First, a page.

Trudeau 'deeply disappointed' after demonstrators topple John A. Macdonald statue

Prime Minister Justin Trudeau says he's "deeply disappointed" by the vandalism that he said took place when protesters toppled a statue of former prime minister Sir John A. Macdonald in Montreal over the weekend.

The statue was toppled in a fall which decapitated the the former prime minister's statue during a demonstration on Saturday, calling for the defunding of police.

"We are a country of laws, and we are a country that needs to respect those laws even as we seek to improve and change them," Trudeau said in Montreal on Monday.

"Those kinds of acts of vandalism are not advancing the path towards greater justice and equality in this country."

The protest is one of the latest demonstrations against police brutality and systemic racism after several high-profile police-involved deaths of people of colour sparked ongoing protests in Canada and around the world.

While Trudeau said his government has "a lot of work to do," he also said that he's "more interested in using the real frustrations that people have as motivations to continue to make the big changes necessary."

"Choices like this, to rely on vandalism to advance causes, is not going to help anyone move forward the right way," Trudeau said.

The prime minister did acknowledge, however, that there are "some elements" in the history of Macdonald's words and actions that must be looked at with a "more critical eye" — one that he said could be extended to all former prime ministers, including Trudeau’s own father.

"I believe that a country must inform itself of its past, must be conscious of positive things and negative things that any leader has done in their career," Trudeau said, speaking in French.

The Coalition for BIPOC Liberation, which posted the location and timing of the Montreal protest online ahead of the demonstration, took to social media to stand by the actions of the protesters.

"These racist monuments don't deserve space," the coalition said in a Facebook post.

It went on to list its demand that all statues, plaques and emblems commemorating perpetrators of racism and slavery be taken down.

"Symbols of hate encourage the mental oppression of marginalized people and serve as reminders to all people of the inequitable imbalance of power and encourage white supremacist attitudes," the post read.

The group is also calling for a 50 per cent reduction in the police budget, funds which it said should instead be invested in Black and Indigenous communities. It also called for the demilitarization of the police, emphasizing the need for "alternative community regulation" to deal with non-violent calls.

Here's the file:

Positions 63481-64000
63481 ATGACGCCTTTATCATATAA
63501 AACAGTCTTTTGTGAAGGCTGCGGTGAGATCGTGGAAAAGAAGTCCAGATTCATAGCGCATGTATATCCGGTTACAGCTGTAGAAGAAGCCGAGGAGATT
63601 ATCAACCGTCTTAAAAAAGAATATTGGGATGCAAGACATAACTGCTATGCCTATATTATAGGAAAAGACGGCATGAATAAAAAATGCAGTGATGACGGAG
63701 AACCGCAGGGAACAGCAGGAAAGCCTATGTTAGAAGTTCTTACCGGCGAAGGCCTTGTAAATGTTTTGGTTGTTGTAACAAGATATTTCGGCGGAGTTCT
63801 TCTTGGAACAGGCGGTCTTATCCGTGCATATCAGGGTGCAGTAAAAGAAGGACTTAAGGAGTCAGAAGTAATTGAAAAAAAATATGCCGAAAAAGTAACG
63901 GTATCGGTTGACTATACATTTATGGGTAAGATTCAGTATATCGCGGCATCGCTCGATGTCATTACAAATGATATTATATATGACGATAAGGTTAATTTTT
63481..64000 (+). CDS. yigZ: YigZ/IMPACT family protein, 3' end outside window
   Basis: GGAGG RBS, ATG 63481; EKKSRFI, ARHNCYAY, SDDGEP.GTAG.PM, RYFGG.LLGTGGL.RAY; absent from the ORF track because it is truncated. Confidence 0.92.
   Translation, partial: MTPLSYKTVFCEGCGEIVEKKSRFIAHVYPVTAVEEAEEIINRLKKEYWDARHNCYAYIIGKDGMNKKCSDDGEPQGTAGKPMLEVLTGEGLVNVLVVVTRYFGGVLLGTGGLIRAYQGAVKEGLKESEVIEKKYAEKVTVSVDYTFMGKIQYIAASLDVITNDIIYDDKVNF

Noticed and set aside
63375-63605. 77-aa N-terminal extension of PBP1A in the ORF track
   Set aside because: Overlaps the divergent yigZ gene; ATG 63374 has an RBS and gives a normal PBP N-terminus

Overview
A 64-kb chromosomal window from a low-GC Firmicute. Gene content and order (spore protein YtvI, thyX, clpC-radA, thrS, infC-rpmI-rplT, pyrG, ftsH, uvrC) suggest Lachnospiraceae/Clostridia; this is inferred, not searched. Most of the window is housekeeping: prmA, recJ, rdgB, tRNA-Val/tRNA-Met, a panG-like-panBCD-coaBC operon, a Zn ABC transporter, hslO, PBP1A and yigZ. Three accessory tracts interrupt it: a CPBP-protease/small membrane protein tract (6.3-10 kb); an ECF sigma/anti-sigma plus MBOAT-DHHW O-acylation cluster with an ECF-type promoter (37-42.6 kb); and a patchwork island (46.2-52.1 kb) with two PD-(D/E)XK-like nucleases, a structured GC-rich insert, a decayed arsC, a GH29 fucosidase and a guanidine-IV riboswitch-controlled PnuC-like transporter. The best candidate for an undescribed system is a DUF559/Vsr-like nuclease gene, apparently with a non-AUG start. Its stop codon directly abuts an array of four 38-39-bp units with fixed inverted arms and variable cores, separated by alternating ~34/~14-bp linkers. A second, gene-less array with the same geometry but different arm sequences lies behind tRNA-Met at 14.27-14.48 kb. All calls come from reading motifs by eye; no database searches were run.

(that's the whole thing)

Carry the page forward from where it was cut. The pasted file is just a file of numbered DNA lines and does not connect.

Meanwhile, as the Coalition for BIPOC Liberation stands by the toppling of the statue, multiple politicians have spoken out against the destruction of the statue. Montreal Mayor Valerie Plante condemned the latest act involving the often-vandalized statue on Saturday, saying that such gestures "cannot be accepted or tolerated."

"We know that certain historical monuments, here and elsewhere, are at the heart of emotional debate. I reiterate that I prefer to put them in context rather than simply removing them," Plante said. "I am also in favour of adding monuments that will be more representative of the society to which we all aspire."

Conservative Leader Erin O'Toole also took to Twitter to express his displeasure with the toppling of the statue, claiming that Canada "wouldn’t exist" without Macdonald.

"Canada is a great country, and one we should be proud of. We will not build a better future by defacing our past," O'Toole tweeted on Saturday.

Alberta Premier Jason Kenney echoed O'Toole while invoking a term that many have referred to as racially charged, saying on Twitter that "it is wrong to allow roving bands of thugs to vandalize our history with impunity."

Kenney also offered to re-home the statue on the grounds of the Alberta legislature, should Montreal opt not to restore it in its original location.

NDP Leader Jagmeet took a different tone in the wake of the statue's toppling, noting on Twitter Sunday that, while Macdonald was Canada's first prime minister, he was also "a key figure in the attempt to brutally wipe out Indigenous peoples."

"Taking down a statue of him doesn't erase him from history any more than honouring him out of context erases the horrors he caused," Singh said.

With files from CTV News Montreal's Daniel J. Rowe, The Canadian Press

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